We’re delighted to announce that our little 1934 Austin Seven Nippy engine has been fully restored. We’re currently awaiting the fly wheel and clutch to arrive but otherwise the engine is ready to be fitted back in!
The Austin Nippy engine rebuild has continued with our knowledgeable engine specialist Ady.
Ady has been working to cut the valve seats, re-bore the engine to take new pistons, white-metaled the conrods to suit the crank shaft, re-profiled the camshaft to fix any imperfections and laid out all the parts ready to place them back together.
Our 1934 Austin Seven Nippy had an issue with rattling pistons that were needing to be bored. We’d sent the components off to Coltec to be pressure tested and bored so that the liner and piston sit in the Austin engine better.
Our 1934 Austin Seven Nippy is currently undergoing some open-heart surgery for its precious engine. We discovered a crack in the clutch so both the clutch and the flywheel have been sent away to Norwich Brake and Clutch who specialise in Edwardian and Victorian motors. We’ve also sent the rest of the engine off to Coltec.
We’ve just welcomed this beautiful 1934 Austin Seven Nippy into the workshop for some engine repairs. The current diagnosis is that it needs an engine rebuild as there seem to be some oil issues. Our aim is to troubleshoot the engine, identify the exact faults and advise the customer on what to do next.
The Austin Seven Nippy was the brainchild of Herbert Austin and Stanley Edge than run from 1922 to 1937. Despite only 682 models being made, the Austin Seven Nippy was responsible for helping motorise Britain, with the car providing the same footprint as a motorcycle and sidecar whilst still offering all the advantages of an automobile.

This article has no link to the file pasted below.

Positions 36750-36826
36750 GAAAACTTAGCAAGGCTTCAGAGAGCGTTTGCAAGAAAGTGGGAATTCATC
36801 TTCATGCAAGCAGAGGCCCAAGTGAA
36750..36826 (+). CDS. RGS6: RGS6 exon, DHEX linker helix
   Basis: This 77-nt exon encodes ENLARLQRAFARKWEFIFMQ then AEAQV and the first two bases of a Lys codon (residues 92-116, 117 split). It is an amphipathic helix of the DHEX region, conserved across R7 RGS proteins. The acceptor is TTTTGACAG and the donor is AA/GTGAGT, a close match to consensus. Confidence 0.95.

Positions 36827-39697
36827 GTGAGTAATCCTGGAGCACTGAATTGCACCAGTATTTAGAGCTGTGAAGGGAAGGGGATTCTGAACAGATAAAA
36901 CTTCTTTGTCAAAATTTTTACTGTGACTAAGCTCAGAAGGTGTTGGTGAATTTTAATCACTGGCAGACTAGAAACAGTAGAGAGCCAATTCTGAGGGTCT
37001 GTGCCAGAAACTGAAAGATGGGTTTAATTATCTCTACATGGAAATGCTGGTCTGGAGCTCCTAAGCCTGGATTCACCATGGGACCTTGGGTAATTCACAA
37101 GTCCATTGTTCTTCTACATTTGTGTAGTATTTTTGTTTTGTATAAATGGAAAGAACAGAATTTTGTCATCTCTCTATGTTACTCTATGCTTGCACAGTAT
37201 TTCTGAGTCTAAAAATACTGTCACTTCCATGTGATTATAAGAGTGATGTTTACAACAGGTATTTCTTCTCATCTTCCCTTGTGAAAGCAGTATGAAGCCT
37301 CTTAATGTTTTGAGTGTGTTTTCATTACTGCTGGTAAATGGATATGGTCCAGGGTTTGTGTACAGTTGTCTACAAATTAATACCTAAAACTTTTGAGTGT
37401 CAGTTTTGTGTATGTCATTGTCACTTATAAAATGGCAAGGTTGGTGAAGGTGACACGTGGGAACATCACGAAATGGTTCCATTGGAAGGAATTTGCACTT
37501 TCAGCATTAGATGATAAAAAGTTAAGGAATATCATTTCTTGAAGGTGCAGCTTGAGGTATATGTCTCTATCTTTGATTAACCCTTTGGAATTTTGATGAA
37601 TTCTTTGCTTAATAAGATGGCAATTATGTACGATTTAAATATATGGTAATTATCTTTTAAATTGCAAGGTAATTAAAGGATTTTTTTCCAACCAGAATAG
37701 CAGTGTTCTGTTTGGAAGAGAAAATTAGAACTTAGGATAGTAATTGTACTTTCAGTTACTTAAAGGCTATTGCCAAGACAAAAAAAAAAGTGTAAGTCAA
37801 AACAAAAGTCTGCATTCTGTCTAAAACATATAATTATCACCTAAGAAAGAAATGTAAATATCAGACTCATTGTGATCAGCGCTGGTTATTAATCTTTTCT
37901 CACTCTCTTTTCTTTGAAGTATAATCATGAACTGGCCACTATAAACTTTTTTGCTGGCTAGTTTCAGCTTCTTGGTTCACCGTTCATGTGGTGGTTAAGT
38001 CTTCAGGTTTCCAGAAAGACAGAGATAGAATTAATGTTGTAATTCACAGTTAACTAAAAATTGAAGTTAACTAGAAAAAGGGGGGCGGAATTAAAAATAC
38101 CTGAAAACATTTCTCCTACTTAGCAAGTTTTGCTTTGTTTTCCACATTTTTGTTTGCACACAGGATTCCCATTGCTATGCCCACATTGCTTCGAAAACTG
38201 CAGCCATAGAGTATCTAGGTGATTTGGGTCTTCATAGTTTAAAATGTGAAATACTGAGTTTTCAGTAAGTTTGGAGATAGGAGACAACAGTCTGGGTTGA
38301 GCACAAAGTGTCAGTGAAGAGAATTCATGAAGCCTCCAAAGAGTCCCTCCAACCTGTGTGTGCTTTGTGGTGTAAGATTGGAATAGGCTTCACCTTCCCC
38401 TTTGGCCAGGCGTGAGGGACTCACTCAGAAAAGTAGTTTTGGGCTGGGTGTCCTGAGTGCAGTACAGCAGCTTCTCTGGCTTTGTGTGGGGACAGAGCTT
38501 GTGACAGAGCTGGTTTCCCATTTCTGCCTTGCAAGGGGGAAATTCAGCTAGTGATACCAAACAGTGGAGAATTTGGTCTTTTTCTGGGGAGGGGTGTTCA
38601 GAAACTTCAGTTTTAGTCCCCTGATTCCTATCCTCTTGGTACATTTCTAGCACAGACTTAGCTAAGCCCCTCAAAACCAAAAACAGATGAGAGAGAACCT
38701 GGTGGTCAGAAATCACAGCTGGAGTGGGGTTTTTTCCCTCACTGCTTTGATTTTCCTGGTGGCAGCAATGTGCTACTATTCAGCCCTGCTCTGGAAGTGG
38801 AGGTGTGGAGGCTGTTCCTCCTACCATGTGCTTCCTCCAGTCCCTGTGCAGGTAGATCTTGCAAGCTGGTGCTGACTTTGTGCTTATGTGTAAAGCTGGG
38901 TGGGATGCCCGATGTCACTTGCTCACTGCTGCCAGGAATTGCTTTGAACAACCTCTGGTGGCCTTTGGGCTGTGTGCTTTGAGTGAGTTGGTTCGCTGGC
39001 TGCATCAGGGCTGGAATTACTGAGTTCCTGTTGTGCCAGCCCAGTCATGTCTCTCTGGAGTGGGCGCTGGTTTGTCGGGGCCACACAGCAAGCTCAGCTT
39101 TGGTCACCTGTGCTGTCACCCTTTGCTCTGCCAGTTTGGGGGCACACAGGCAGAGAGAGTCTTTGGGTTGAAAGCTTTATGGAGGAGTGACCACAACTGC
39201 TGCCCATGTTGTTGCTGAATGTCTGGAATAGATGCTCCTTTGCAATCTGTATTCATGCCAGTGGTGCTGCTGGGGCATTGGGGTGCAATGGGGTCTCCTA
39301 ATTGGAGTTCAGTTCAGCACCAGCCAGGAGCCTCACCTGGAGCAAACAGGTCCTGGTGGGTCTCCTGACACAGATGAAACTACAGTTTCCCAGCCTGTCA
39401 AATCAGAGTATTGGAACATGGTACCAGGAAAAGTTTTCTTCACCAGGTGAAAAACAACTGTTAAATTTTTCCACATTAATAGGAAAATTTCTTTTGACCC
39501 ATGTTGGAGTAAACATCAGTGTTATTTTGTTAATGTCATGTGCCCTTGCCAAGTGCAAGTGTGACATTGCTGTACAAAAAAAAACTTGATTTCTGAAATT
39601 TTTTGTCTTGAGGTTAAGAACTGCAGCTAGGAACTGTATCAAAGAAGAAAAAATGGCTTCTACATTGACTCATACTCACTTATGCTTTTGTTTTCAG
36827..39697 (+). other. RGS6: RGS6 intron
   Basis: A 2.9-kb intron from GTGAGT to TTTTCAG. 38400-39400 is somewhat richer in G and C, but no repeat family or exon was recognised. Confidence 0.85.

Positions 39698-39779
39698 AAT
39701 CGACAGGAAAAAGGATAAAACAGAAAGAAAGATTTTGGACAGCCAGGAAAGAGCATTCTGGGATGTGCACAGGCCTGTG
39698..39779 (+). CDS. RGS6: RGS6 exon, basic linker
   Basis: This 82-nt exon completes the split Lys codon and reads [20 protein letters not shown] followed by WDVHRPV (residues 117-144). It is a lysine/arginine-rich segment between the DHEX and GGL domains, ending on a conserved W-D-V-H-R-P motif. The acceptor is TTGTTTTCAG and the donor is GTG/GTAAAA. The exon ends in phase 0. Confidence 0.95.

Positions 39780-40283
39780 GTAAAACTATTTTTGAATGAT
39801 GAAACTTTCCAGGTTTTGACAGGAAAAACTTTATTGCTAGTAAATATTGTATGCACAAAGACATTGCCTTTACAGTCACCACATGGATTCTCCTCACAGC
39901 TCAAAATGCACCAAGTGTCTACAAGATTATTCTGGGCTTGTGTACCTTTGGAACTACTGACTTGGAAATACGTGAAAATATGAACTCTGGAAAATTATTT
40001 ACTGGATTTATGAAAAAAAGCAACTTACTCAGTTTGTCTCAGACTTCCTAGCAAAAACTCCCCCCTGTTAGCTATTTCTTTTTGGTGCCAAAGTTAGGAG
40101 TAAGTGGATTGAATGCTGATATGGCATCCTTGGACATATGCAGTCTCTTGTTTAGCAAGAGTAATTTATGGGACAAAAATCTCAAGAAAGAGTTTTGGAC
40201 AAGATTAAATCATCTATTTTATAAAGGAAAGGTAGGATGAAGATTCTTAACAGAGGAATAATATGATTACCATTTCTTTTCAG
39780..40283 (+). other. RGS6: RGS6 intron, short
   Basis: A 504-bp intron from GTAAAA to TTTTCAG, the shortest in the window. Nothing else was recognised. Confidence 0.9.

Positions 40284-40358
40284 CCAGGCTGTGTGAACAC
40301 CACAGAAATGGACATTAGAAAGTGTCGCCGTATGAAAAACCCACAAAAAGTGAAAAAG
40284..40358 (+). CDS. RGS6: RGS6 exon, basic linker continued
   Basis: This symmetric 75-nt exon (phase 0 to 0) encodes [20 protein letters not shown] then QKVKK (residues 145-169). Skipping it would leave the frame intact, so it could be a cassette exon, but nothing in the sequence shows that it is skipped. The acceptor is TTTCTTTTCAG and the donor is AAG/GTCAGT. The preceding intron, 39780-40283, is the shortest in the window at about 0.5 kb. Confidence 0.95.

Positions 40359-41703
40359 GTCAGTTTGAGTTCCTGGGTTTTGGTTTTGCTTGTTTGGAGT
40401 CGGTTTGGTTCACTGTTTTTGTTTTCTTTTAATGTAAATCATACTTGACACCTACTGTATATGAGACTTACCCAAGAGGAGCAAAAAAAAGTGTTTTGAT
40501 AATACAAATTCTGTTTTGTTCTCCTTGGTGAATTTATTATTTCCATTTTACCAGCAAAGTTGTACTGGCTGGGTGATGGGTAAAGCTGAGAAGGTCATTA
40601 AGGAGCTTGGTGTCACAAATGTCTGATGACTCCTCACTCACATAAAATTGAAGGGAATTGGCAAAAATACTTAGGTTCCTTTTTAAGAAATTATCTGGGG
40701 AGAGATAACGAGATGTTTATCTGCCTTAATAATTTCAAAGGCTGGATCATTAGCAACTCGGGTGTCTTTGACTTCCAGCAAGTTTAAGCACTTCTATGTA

The Nippy clever abut simple engineering is based around an ‘A-frame’ chassis which is equipped with an all-round leaf-sprung suspension. The earlier models were fitted with just a three-speed manual gearbox whereas the later models, including ours, has a four-speed gearbox. This small and brisk sports car benefits from a lowered centre of gravity making it an amusing and ‘nippy’ drive.
It’s fun to see a car with a cranking handle such as what this Austin Nippy has. Although it was commonplace for cars at the time, it’s always interesting when we get one in the workshop. The cranking handle manually turns over the engine acted as a backup. It functioned much in the same way as bump starting the car. Cranking handles slowly phased out of car designs, often with the levers ending up in the toolbox as a last resort.